Are Your Consent Forms Sufficient Under New Case Law?

Are Your Consent Forms Sufficient Under New Case Law?
10/27/2011

Does your Consent Form sufficiently notify your patient that her physician is an independent contractor?
If not, your hospital or nursing home could be held liable for services provided by physicians who are independent contractors.
The Court of Appeals of Indiana issued an opinion on October 25, 2011, Plank v. Community Hospitals of Indiana, et al, finding that the defendant hospital’s Consent Form did not adequately clarify the legal relationship between the hospital and the physicians furnishing services to the plaintiff patient. Finding that the language of the consent form gave the patient “no way to know which of the physicians who provided services to her were independent contractors and, specifically, whether the radiologist who provided services to her was one of the many,” the Court held that the form was ambiguous. Thus, there was no evidence the patient was provided "meaningful written notice" that her radiologist was an independent contractor---and the radiologist was, therefore, deemed to be an agent or employee of the hospital.
So, what is “meaningful written notice?” Some courts have found that a hospital will avoid liability for a contractor physician’s malpractice by providing meaningful written notice to the patient which is acknowledged at the time of admission. In Georgia this can take the form of conspicuous signs posted in a hospital’s registration area, along with express language in the patient consent to treatment form, See Cantrell v. Northeast Georgia Med. Ctr., 235 Ga.App. 365, 508 S.E.2d 716, 719-720 (1998). In Texas, written notice signed by the patient is sufficient to release a hospital from liability for a contractor physician’s malpractice. See Valdez v. Pasadena Healthcare Management Inc., 975 S.W.2d 43, 48 (Tex.App. 1998)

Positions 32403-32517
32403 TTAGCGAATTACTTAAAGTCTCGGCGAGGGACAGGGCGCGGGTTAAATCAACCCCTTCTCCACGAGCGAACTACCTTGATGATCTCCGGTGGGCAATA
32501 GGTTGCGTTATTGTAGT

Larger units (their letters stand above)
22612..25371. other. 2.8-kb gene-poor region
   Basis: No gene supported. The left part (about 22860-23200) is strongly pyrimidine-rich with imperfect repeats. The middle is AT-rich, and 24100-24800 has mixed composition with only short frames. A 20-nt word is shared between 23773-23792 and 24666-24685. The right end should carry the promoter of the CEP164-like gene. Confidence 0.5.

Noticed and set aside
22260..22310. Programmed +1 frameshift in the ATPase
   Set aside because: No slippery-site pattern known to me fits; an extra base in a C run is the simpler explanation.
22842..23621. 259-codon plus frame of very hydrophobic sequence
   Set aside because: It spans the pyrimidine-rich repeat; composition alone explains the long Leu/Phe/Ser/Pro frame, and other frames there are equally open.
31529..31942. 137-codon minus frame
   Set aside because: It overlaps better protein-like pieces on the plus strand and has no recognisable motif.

The Plank decision confirms that in Indiana as well, a hospital can avoid liability for a contractor physician’s malpractice by providing the patient “meaningful written notice” of the nature of its relationship with the physician. However, what constitutes “meaningful” is less clear. Plank suggests that specificity regarding which physicians are independent contractors is necessary to avoid fatal ambiguity. Specific written acknowledgment by the patient is also likely to carry significant weight.
To review the case click here.
BleekeDillonCrandall Attorneys will be following this decision and will continue to keep you updated. For now, hospitals and nursing homes should take this opportunity to review Consent Forms and make any changes deemed necessary. Please contact Stephanie Holtzlander for any further questions.
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